It is in Abdelsalam Shehadeh’s latest documentary, To My Father (2008, UK premiere LPFF 2009), that this historic struggle to exist and be visible as image and nation, gains its most direct treatment. Gaza-born news cameraman turned producer-director, Shehadeh is no stranger to the politics of the gaze. His film draws on archival stills and contemporary interviews to map a genealogy of the portrait photograph in the Gaza Strip. From fanciful studio portraits of newlyweds or graduates, to poster-portraits of the slain; from portraits exchanged to tie scattered families together, to albums seized so soldiers can trace and imprison loved ones; from their global distribution in aid agency PR campaigns, to their proliferation as tools of surveillance and control under occupation, Shehadeh shows the portrait to be the contested artefact of life-and-death struggles at the very heart of the Palestinian experience. His recollection of anxiously waiting for school portraits captures the precariousness of this condition – “Will it be nice? Ugly? Or burned?”

they-do-not-exist-mustafa-abu-ali.jpgThey Do Not Exist, 1974

What is at stake in this contest is, of course, more than an image. Affirming, illuminating, and powerful, though these vital interventions are, they can never convey the true horror of Gaza’s latest ordeal. Lebanese director Carol Mansour’s A Summer Not to Forget (2007, showing LPFF 2009) perhaps comes closest to doing this. Short, visceral, deeply disturbing, her unflinching account of the 2006 war and its civilian toll is far too real, too raw, and too honest to have yet made it onto UK screens. But these images provide a necessary reminder of what is at stake in a struggle being fought against forces seeking to eradicate the lives and homes, as well as the images and evidences of Palestinian existence.


[1] Halinan, Conn, “Gaza: Death’s Laboratory”, Foreign Policy in Focus, February 11th 2009: The name “Cast Lead” (יצוקה עופרת) is taken a Hannukah poem by Haim Nachman Bialik; it refers to the spinning top, or dreidel, traditionally enjoyed by Jewish children during the holiday.
[2] Siboni,G., “Disproportionate Force: Israel’s Concept of Response in Light of the Second Lebanon War”, INSS Insight (74), Oct. 2008.
[3] Eiland, G., “The Third Lebanon War: Target Lebanon” INSS Strategic Assessment, 11 (2), Nov. 2008, pp. 9-17, p. 16.
[4] Palestinian Centre for Human Rights, Press Release, March. 12th 2009.
[5] “Israel Uses New ISR Systems, Ordnance”, HS Daily Wire, Jan. 5th 2009. Online
[6] Col. Richard Kemp, interviewed on BBC World, January 9th 2009.
[7] “Israel Uses New ISR Systems”, op. cit.
[8] Ben-Israel, Yitzhak, “New Rules of Play: Strategic Importance of Gaza Operation Much Greater than we Assume”, YNET, Jan. 30th 2009.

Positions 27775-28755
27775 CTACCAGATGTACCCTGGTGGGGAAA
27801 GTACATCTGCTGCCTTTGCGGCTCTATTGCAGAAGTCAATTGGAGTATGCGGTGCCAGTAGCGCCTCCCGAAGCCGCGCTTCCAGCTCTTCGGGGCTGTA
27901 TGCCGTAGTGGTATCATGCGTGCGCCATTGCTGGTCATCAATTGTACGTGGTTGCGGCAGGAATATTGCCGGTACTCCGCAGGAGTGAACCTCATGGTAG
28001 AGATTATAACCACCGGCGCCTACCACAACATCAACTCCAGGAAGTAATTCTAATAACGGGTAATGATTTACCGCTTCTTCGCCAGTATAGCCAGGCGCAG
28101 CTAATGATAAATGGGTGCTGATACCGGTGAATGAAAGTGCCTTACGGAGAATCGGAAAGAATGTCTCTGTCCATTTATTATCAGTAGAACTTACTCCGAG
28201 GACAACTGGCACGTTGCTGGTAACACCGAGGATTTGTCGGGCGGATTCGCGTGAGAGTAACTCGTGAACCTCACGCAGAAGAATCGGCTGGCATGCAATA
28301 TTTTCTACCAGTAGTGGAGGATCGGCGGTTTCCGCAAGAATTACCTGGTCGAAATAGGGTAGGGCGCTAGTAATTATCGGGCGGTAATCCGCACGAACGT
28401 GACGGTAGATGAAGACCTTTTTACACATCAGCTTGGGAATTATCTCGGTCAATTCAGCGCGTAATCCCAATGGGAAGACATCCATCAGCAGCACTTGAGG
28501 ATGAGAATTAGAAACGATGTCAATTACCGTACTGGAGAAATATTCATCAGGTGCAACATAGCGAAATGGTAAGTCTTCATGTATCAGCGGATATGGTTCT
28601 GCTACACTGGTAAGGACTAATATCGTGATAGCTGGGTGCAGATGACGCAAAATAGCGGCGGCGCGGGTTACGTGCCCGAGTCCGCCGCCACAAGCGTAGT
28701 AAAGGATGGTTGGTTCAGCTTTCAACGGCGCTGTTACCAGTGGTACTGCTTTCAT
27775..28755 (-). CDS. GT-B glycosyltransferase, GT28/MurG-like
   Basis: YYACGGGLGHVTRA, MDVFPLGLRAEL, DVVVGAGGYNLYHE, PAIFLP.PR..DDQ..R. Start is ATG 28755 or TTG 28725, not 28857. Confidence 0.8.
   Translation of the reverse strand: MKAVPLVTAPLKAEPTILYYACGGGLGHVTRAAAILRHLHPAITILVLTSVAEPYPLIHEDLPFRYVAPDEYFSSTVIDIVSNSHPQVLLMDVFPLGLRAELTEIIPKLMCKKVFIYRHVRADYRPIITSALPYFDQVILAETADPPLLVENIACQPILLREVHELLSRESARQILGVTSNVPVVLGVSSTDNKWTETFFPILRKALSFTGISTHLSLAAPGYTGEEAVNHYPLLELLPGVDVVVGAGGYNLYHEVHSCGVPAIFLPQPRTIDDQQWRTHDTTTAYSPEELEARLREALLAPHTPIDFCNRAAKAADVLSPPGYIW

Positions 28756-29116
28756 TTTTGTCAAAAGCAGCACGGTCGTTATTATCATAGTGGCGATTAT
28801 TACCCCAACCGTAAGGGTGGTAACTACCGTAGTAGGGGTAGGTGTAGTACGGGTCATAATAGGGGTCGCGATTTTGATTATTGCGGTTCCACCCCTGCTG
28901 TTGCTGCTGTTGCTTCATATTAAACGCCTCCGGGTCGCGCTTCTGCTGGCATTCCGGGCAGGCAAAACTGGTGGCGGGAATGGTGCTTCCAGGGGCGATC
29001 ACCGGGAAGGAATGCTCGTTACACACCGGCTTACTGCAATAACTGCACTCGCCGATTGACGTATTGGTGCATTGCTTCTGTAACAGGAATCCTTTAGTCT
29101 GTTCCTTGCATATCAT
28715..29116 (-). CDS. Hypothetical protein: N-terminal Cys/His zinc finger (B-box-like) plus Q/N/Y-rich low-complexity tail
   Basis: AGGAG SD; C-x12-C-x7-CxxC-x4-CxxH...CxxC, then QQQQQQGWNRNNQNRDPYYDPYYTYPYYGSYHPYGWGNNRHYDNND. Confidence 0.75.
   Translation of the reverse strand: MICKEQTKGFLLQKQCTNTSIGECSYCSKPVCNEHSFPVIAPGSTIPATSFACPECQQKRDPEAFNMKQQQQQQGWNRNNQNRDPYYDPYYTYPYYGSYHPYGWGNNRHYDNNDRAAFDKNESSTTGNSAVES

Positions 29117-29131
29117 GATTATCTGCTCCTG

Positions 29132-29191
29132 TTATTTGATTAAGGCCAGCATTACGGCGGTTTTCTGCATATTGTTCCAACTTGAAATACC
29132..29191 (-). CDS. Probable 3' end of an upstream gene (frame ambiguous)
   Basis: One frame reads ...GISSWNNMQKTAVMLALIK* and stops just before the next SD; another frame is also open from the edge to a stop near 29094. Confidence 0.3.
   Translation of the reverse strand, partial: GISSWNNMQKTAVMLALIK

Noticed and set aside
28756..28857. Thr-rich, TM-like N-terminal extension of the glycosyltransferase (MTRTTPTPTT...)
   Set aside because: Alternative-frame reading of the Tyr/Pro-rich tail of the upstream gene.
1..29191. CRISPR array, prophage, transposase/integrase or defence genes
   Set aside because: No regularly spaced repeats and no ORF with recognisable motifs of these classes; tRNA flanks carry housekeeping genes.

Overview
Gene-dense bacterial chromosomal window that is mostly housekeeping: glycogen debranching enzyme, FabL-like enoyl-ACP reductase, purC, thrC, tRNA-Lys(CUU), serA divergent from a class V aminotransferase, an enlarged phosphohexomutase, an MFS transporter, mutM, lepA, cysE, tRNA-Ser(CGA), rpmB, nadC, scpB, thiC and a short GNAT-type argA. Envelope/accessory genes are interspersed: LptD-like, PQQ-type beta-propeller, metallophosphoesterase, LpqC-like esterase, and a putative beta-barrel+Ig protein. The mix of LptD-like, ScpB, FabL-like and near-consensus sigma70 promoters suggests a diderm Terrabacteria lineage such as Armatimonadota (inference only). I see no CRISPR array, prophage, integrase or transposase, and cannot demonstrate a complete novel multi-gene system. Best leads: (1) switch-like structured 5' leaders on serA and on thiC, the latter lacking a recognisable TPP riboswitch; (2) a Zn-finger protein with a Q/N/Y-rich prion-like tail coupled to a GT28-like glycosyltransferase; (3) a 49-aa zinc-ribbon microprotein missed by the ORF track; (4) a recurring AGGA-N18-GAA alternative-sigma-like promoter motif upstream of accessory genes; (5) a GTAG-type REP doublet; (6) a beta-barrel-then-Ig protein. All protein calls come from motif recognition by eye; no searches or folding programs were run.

[9] Azrayahu, Maoz, and Golan, Arnon, “Zionist Homelandscapes (and their constitution) in Israeli Geography”, Social and Cultural Geography, 5(3), Sept. 2004, pp. 497-513.
[10] I thank Mohanad Yaqubi of Idioms Film for bringing this to my attention.
[11] McAlister, Melanie, Epic Encounters: Culture, Media, and U.S. Interests in the Middle East, 1945-2000 , Los Angeles & London: University of California Press, 2001, pp. 157-9
[12] Monterescu, Daniel, “The Banality of Neo-Liberal Urban Planning: Gated Communities and the Politics of Palestinian Dispossession in Jaffa”, Presentation, States of Exception, Surveillance and Population Management: The Case of Israel/Palestine, Cyprus, December 6-7, 2008.
[13] Shohat, Ella, and Stam, Robert, Unthinking Eurocentrism: Multiculturalism and the Media, New York and London: Routledge, 1995, p. 351
[14] Shaheen, Jack, Reel Bad Arabs: How Hollywood Vilifies a People, New York: Roundhouse Publishing, 2001.
[15] Ibish, Hussein, “A Waltz With The Dogs of Memory”, The Nation, February 24th 2009 Antoun, Naira, “Film Review: Waltz With Bashir”, Electronic Intifada, February 19th 2009. Leibovitz, Liel, “Waltzing Alone”, The Nation, February 19th 2009.

The 10th London Palestine Film Festival runs from April 24th to May 8th 2009 at the Barbican Cinema and SOAS, University of London. Along with others, Ryuichi Hirokawa and Abdelsalam Shehadeh will be attending and speaking about their films for the first time in the UK. Full programme details and ticketing information are available online:

Nick Denes is co-director of the Palestine Film Foundation, which curates the London Palestine Film Festival. He is completing a PhD at Goldsmiths College, University of London (